South African 8-way team in DeLand with Equinimity members Solly Williams and Gary Smith South African 8-way team in DeLand with Equinimity members Solly Williams and Gary Smith
The final career change came in 1991 when Chromy and his Unipart teammate Dino Procos decided to resign from their jobs, move to the USA and become skydiving instructors. They both went to Coolidge, AZ, where they completed their AFF ratings. Their first job in the USA was helping to build the current Skydive Arizona in Eloy.

This was the time when Chromy met Dan BC who was training with "Coolidge Fource". Dan BC would take Chromy and Dino Procos up for some 4-ways when they were not working on building the new dropzone. Troy Widgery, who was on the same AFF course in Coolidge, and Trevor McCarthy, who later joined the Golden Knights, were also doing 4-ways with this group.

Chromy and Dino Procos spent the rest of the same year working in Perris Valley and the Taft Skydiving Center. They were only allowed to stay in the USA for one year and had to go back to South Africa. They did not leave without stopping in Florida for a Turkey Meet event in DeLand. There the South Africans formed an 8-way team with Solly Williams, Gary Smith, Andy Robinson and Robbie Spencer who had come to the USA later.

The 8-way Turkey Meet was only a 3-round meet. However, Chromy still remembers this event as a milestone for himself:

"The Golden Knights were there with some new members. I remember that we scored one or two points better than the Knights on one of the rounds and were quite happy. However, in the next round they put us back in our place."

South African Turkey Meet 8-way team in 1991 South African Turkey Meet 8-way team in 1991
Chromy spent the early part of 1992 in South Africa. A group of skydivers made an attempt to run a full time drop zone near Sun City, a luxury holiday resort and game reserve. It did not work out as planned, and Chromy moved back to the USA in August 1992 where he spent most of 1992 and 1993 working as an instructor in Z-Hills and Clewiston. He remembers that the early 90’s was a time when a lot of South African skydivers moved overseas:

"We realized that it was possible to make a living in South Africa as a skydiving instructor in the sport. 1993 and 1994 became my busiest skydiving years when I made over 1000 jumps, mostly tandems and AFF."

South African 8-way team over Gap, France South African 8-way team over Gap, France
Chromy's South African friends Solly Williams, Gary Smith, Fred Whitsitt and Robbie Spencer had formed DeLand Equanimity and trained hard in Deland in 1994. Solly Williams decided to train with an 8-way team, as well, and asked Chromy to join. Dino Procos, Guy Fletcher, Paul Leslie–Smith and Kevin Schaeffer completed the South African 8-way line-up. The team trained for three weeks in Deland and then headed to South Africa for the nationals where it ended up in second place only.

Chromy had to stay in South Africa for four months before he had his interview date for a US Green Card. The World Meet in 1995 was held in Gap, France, and one of the 8-way team members could not go. Chromy filled the slot and did approx. 50 training jumps with the team in Spain, then the World Meet in Gap where South Africa made the second cut and finished in 6th place out of 16 nations.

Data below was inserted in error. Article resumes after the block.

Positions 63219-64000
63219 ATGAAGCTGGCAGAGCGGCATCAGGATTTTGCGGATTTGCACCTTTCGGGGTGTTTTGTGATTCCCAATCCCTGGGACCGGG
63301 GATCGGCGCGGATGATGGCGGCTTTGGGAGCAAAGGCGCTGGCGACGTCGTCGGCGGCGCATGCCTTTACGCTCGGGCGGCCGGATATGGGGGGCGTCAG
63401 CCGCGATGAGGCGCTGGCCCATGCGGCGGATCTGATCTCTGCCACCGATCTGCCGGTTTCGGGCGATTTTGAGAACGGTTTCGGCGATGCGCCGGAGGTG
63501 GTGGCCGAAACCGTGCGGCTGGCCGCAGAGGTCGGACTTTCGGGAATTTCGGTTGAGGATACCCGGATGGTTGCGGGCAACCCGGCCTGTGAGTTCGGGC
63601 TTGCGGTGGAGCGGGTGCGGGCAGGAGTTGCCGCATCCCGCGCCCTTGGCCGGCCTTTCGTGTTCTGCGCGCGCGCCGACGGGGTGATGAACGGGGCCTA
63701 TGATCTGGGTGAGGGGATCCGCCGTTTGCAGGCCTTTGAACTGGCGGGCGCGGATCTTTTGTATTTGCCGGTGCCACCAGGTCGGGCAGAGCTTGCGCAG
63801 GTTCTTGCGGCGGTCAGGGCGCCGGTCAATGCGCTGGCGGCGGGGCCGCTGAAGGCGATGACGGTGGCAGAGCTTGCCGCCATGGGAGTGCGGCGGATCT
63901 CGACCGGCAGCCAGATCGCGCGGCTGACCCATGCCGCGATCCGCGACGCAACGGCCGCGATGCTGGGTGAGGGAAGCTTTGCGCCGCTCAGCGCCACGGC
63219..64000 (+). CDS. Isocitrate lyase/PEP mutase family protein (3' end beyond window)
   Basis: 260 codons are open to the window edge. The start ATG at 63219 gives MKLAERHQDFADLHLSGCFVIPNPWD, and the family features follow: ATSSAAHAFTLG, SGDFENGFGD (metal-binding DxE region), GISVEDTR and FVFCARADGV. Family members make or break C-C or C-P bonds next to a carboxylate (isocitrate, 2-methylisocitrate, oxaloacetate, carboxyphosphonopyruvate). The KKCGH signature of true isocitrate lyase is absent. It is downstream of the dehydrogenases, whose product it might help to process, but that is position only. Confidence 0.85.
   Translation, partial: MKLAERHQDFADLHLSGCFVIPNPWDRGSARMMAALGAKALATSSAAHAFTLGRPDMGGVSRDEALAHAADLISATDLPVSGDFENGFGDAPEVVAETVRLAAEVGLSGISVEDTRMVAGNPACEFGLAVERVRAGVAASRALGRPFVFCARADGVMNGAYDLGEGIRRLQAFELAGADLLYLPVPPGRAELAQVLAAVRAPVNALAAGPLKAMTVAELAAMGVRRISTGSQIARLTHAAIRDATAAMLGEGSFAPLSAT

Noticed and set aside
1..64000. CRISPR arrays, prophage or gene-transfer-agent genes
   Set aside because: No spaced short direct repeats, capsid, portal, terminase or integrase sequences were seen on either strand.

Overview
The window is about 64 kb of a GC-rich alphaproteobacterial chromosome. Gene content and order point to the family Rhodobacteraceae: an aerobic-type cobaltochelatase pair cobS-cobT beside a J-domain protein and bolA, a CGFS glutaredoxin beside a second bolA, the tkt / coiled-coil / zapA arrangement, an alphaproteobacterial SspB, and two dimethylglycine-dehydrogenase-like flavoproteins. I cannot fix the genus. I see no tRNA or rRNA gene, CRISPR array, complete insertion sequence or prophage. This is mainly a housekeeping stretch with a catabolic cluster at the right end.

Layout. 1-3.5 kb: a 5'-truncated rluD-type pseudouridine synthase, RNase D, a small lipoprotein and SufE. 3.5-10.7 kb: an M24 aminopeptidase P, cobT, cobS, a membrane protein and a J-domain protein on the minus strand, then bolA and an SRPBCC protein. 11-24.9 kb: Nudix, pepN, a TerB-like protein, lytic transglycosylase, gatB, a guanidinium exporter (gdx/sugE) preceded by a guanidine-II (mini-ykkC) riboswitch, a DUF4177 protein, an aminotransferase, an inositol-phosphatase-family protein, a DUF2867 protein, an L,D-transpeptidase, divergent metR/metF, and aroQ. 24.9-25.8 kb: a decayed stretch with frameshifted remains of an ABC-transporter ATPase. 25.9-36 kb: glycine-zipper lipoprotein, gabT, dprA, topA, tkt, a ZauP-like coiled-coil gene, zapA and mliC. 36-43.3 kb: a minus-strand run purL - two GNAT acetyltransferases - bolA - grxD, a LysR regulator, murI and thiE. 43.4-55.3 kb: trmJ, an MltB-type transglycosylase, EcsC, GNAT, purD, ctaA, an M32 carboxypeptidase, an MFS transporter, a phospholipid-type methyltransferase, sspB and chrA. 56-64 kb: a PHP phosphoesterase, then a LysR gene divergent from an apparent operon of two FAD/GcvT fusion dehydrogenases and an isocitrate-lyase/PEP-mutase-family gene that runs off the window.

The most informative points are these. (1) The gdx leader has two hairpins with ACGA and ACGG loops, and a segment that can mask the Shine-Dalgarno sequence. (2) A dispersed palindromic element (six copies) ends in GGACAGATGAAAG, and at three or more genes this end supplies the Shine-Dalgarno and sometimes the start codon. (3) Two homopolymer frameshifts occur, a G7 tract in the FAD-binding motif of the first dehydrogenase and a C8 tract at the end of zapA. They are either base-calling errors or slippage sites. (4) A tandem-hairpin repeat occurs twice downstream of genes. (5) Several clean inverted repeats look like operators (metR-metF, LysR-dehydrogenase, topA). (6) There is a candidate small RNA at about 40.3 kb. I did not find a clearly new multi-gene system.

Player coach team with Chromy and Norgie Torstein Valen Player coach team with Chromy and Norgie Torstein Valen
Chromy returned to Skydive Deland after the World Meet in Gap and has worked there as an instructor and coach for Skydive University ever since. He has also picked up more and more work as a 4-way team coach, which still keeps him busy more than ever before. And he likes his job:

"That’s what I still do. My work has taken me around the USA as a team coach, to various NSL meets and a few Nationals as a player coach. Being based at Skydive Deland I get to coach a lot of visiting teams or groups of skydivers in the winter. I also travel a lot to Europe and South America to do coaching camps with the groups that train with me in the Florida winters."

Skyventure Orlando keeps Chromy very busy, as well:

"Since the first SkyVenture wind tunnel was built in Orlando skydivers have realized the value of tunnel training. I started coaching RW in the tunnel in 1998, every year I seem to do more and more tunnel coaching with skydivers ranging from AFF students to competitors. I book about 20 hours per month, of which I fly at least a half. That adds up to about 100 tunnel flying hours per year."

Player coach Chromy with his Czech national team Player coach Chromy with his Czech national team
That's a lot of flying. Chromy books tunnel time for individuals that he coaches and flies with. He also runs tunnel camps together with other coaches from Skydive Deland.

The busy coaching schedule does not allow him much time for his own training and competing. However, he is aware of the value of competition for himself: "Jumping in competitions is very important to me. Since 1993, I’ve jumped at ten USPA Nationals, sometimes with a scratch team, sometimes as a player coach. In 2000, I jumped with Deland PD Gold and in 2004 with Deland Mojo."

Chromy's international agenda has recently brought him back to his country of birth. He has become the player coach for the national 4-way team of the Czech Republic. He still has his Czech citizenship and passport. His team "Blue Skies Skyservice" won the national championship this year with a 10.3 average and will represent the country next year at the World Meet in Germany. Chromy is happy with this result:

Casual time out for Chromy Casual time out for Chromy
"This brought some personal satisfaction, as no Czech team before has averaged over 10 points average. Also, I work with four other teams in the Czech Republic, which are all improving their averages steadily. Living in Deland, coaching alongside Solly Williams, Doug Park, Gary Smith, Shannon Pilcher and other top coaches keeps me in touch with what’s happening in 4-way, and it’s great to be able to bring that information to my county of birth."

Chromy has also competed for the FSL team Teiwaz in the past years, with several different and always flexible line-ups. He still wants to continue with the casual Teiwaz schedule:

"My current plans are to keep jumping in the FSL meets with Teiwaz whenever I can make it. Teiwaz is a casual team with a pool of over 20 experienced competitors, which get together for the FSL meets. It is fun to do these 6-round meets and finish with decent scores without any training."